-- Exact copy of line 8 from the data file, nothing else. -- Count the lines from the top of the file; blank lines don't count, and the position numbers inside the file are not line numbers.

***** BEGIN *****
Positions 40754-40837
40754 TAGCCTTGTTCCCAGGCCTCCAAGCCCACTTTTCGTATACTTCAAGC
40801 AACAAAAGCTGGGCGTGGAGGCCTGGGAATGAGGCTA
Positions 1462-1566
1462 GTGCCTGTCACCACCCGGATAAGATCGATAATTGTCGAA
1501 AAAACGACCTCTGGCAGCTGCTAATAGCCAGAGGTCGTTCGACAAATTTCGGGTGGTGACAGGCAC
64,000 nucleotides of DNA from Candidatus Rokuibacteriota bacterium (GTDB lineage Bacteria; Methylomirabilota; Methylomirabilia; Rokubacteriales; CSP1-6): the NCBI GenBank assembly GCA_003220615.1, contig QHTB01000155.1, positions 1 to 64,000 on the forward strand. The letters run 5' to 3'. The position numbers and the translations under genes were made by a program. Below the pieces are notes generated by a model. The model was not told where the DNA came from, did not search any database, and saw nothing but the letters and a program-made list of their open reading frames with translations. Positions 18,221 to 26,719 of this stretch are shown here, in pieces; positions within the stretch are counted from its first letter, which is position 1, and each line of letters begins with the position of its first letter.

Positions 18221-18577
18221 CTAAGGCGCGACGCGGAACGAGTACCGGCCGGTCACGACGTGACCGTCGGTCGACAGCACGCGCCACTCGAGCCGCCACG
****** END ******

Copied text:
Positions 18221-18577